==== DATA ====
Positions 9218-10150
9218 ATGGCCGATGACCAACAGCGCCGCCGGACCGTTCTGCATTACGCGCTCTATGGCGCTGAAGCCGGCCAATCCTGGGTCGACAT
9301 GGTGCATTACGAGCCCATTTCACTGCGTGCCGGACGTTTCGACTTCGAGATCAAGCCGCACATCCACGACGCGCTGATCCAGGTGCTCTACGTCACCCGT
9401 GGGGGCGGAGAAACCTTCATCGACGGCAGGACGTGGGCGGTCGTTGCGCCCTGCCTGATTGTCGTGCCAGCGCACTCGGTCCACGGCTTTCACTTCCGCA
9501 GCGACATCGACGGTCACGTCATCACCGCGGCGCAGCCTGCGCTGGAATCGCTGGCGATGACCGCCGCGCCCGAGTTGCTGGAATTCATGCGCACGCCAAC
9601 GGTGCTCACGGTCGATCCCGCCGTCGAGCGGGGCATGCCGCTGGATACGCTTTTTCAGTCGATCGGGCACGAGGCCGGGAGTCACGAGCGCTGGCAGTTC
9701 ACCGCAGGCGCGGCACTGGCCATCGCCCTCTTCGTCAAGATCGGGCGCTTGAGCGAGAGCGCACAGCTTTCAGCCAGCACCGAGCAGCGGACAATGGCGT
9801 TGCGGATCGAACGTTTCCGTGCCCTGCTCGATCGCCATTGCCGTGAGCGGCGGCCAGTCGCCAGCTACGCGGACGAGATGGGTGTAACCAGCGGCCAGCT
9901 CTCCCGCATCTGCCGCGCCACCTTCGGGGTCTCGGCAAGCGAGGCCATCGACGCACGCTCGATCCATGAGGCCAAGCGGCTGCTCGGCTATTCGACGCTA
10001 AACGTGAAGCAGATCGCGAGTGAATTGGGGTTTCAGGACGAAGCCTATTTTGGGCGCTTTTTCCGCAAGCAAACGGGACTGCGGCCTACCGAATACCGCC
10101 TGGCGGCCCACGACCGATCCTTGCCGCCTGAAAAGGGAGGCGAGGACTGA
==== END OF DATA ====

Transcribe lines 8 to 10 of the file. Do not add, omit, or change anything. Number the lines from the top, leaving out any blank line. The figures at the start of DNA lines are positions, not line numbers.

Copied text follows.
9801 TGCGGATCGAACGTTTCCGTGCCCTGCTCGATCGCCATTGCCGTGAGCGGCGGCCAGTCGCCAGCTACGCGGACGAGATGGGTGTAACCAGCGGCCAGCT
9901 CTCCCGCATCTGCCGCGCCACCTTCGGGGTCTCGGCAAGCGAGGCCATCGACGCACGCTCGATCCATGAGGCCAAGCGGCTGCTCGGCTATTCGACGCTA
10001 AACGTGAAGCAGATCGCGAGTGAATTGGGGTTTCAGGACGAAGCCTATTTTGGGCGCTTTTTCCGCAAGCAAACGGGACTGCGGCCTACCGAATACCGCC